Several options are available for landowners who wish to ensure the long-term protection of their properties. As a landowner you may want to ensure protection of a particular feature of your land without giving up ownership. In these cases, a conservation covenant is one of the most effective land preservation tools available to landowners.
A covenant is a voluntary, legal agreement between a landowner and a conservation organization where you as the landowner promise to protect the land in specific ways. The promises the landowner makes will be attached on title to the land forever, regardless of who owns the land. In return, the conservation organization agrees to monitor the covenant and ensure that the intentions and objectives of the covenant are being maintained.
What does this mean in practice? Suppose your property contains a small marsh that provides habitat for several endangered species. A conservation covenant will give you a number of options to protect your marsh. In the simplest case, you would likely agree to forbid development in the marsh area. Covenants are very flexible documents that can contain a number of provisions from limiting subdivision and development to committing to the removal of noxious weeds. Any terms that you and the land trust agree upon can be included in the covenant.
All of the promises you make in a covenant apply not only to you, but also to every future landowner. The terms outlined in a conservation covenant are decided by you as the landowner. The conservation organization works with you to ensure those terms are enforced, but does not determine what restrictions will be suitable for your property. (Click here to see some examples of covenant restrictions.) Each landowner’s situation is unique and their conservation needs will vary depending on many different factors.
Monitors inspect the property and report any issues such as vandalism, unauthorized construction or natural degradation. These issues are then resolved either with the property owners or through a management plan for restoration.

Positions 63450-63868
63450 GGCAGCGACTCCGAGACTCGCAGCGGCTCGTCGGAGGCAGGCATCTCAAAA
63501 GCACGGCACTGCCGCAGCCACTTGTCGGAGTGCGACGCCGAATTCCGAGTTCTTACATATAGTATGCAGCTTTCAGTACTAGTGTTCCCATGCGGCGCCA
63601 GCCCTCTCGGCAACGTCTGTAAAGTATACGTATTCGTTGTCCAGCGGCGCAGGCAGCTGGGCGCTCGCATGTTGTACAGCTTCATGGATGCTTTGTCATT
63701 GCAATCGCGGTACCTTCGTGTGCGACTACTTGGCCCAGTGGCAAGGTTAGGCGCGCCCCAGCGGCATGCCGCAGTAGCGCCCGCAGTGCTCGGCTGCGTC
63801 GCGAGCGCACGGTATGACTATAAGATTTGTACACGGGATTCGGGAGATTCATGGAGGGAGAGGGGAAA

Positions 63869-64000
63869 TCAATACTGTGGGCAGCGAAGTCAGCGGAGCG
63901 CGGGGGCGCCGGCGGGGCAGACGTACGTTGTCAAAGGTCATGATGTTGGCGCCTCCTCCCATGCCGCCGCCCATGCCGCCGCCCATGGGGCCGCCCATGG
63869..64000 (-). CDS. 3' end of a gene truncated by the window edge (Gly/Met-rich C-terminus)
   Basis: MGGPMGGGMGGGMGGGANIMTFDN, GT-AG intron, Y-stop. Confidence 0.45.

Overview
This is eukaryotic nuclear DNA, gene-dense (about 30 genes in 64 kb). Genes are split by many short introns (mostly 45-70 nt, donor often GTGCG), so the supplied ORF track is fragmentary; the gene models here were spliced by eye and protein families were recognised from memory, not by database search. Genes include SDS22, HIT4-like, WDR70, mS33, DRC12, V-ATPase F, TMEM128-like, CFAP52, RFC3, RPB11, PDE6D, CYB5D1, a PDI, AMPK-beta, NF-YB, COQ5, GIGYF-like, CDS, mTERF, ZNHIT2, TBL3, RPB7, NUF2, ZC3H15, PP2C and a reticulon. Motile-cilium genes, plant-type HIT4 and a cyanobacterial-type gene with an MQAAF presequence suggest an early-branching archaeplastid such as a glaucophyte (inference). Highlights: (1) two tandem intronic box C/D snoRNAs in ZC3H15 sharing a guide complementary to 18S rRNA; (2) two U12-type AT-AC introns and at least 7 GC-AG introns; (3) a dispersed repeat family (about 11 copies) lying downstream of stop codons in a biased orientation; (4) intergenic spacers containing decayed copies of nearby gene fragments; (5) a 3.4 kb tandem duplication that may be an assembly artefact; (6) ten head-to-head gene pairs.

The cost of monitoring and enforcing a covenant can vary depending on the location, size and complexity of the property, and the particular restrictions outlined in the covenant. Since TLC’s covenant monitoring program is funded by donations, we are relying on you to help us reach our fundraising goal of $150,000 this year.
You can help TLC continue to protect important ecosystems across BC by supporting the monitoring and enforcement of our covenants. Please complete our online donation form to show your support today!
Covenant Program News
Our restoration work this year kicked off on January 29th with 25 volunteers tackling invasive species at the Atkins covenant, located near Thetis Lake in Victoria. Volunteers from the Greater Victoria Green Team (GVGT) [...]
On an early fall day, TLC staff Andrew MacKinnon and Torrey Archer joined CRD Conservation Specialist Todd Golumbia, CRD Park Volunteer Warden Rich Mably and Habitat Acquisition Trust (HAT) staff member Barb von Sacken [...]
Tuesday, November 29, 2016 Dear Friends of Conservation, This fall I had the opportunity to visit TLC’s Caromar Covenant in the Cowichan Valley Regional District. Flourishing with a diverse range of species, Caromar is home [...]
Staff member Torrey Archer had one of the best volunteers join her while monitoring a TLC covenant recently – this volunteer was her very own dad! Torrey and Stephen monitored the Thetis-Mt. Work Connector [...]